Have sanctions against Iran worked? Clearly, they’ve had an impact on the economics of the country. Inflation is over 42% annually, and the Rial is down more than 50% in the past three years. Oil exports fell from 2.5 million barrels per day in 2017 to under 0.4 million barrels per day in 2020.
However, when we consider the recent discovery of American-made electronic components in Iranian drones used by Russia, how did the Islamic Republic access American-made electronics, and what else have they gotten?
Sanctions work when trade routes and financial transaction methodologies are monitored seriously. Since the Islamic Republic has a military procurement program on every continent on the globe, cheating the system and tapping into international smugglers, spies, and black-market profiteers is a reality.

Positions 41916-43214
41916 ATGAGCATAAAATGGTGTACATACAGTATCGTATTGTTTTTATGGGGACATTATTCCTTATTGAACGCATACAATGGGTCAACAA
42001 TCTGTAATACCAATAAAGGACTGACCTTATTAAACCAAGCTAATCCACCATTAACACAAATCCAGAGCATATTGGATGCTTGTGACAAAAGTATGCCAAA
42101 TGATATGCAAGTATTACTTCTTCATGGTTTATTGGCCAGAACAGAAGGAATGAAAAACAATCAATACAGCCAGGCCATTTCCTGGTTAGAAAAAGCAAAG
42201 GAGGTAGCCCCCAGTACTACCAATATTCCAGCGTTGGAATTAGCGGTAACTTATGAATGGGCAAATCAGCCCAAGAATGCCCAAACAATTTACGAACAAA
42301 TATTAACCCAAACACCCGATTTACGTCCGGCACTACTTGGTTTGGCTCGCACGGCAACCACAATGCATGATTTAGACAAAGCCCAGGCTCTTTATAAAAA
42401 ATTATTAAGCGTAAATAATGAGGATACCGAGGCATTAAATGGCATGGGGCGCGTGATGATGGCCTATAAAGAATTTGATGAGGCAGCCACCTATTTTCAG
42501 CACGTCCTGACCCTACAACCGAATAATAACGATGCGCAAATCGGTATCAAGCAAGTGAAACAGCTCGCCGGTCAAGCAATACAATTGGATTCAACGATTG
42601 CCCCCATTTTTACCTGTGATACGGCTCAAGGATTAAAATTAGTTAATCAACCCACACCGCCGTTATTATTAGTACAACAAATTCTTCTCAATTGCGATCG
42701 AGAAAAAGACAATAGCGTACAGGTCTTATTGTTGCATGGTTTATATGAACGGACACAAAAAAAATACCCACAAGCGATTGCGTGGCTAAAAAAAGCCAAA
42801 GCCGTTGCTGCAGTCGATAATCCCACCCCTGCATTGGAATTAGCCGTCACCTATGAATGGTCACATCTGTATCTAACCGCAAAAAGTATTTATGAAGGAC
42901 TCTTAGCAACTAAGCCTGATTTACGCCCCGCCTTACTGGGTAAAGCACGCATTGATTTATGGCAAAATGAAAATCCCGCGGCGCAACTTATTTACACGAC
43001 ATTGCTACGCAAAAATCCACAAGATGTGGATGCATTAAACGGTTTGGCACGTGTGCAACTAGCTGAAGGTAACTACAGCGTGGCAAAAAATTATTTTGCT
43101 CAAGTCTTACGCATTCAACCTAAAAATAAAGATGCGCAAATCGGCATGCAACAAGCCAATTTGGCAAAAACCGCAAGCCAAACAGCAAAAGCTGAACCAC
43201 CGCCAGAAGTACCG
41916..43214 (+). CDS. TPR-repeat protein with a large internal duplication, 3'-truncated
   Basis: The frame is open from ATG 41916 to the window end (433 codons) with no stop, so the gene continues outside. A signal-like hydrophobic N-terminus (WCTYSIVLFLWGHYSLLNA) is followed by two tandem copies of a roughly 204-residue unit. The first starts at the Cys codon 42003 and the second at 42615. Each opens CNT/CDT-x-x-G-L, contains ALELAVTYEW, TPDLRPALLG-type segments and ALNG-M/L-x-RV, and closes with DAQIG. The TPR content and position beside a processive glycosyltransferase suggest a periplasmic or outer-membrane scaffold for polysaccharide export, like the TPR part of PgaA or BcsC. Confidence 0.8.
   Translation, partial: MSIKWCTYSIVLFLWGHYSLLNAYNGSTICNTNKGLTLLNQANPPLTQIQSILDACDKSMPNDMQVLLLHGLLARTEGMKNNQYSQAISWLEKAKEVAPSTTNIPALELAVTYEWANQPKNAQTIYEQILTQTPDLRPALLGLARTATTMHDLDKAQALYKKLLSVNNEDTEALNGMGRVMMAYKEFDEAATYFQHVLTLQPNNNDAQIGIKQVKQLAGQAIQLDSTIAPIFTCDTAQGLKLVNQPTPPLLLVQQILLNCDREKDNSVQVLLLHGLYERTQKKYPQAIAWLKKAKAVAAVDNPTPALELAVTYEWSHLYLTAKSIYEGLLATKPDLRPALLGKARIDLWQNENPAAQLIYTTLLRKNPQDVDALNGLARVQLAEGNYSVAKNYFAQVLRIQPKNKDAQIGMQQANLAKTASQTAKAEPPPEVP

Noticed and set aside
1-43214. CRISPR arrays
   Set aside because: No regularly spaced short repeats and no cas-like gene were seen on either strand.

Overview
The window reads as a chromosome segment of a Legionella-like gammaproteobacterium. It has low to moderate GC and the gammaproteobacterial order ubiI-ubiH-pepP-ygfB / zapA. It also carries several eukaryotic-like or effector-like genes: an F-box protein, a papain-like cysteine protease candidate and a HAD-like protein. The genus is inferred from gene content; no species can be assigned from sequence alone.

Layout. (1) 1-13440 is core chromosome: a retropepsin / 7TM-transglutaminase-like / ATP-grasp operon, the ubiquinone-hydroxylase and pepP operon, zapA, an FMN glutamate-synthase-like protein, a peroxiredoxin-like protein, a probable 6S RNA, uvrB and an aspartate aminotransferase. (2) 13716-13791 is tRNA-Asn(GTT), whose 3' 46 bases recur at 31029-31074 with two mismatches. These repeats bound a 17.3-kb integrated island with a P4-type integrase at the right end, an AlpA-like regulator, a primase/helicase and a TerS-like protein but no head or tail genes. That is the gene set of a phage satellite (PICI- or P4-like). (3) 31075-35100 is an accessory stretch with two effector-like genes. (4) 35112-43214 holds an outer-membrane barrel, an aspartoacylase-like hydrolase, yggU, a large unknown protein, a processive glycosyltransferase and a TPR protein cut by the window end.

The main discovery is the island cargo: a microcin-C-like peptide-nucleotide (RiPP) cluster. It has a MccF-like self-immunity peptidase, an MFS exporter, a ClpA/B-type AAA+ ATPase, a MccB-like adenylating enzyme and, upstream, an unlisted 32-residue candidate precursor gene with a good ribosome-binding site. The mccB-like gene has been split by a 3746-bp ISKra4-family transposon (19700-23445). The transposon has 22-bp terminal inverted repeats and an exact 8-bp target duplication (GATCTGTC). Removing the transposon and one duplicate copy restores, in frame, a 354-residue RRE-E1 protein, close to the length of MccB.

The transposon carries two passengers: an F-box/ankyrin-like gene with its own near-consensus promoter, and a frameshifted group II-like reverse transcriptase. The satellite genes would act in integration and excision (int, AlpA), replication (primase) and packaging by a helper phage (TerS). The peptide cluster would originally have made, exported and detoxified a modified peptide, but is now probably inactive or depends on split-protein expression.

When American companies and even high-ranking former U.S. government employees are supplying Iran from auctions held by U.S. military surplus, the goods pass through different countries on the way to Iran. Iran continued to purchase F14 parts indirectly from the U.S. military post-sanctions. Iran’s F-14s were so embarrassing for the U.S. military that in 2005 they retired the entire fleet and shredded their F14s into pieces. Iran is still flying them.
Iran is also becoming quite expert at reverse engineering products and mixing and matching components from different vendors. While it might not be military-grade technology, it’s often good enough. The U.S. government seems clueless about how drone electronics are making their way into Iran. Now the White House is investigating with yet another task force.
There are other factors at work. Iran’s economy is starting to grow based on oil income from China. Of course, the oil is said to be from Malaysia, Oman, and the United Arab Emirates, not from its actual source, Iran. China is beginning to discuss its import of Iranian crude openly despite sanctions. While trade with China and Russia will help Iran, the sanctions will still have their impact.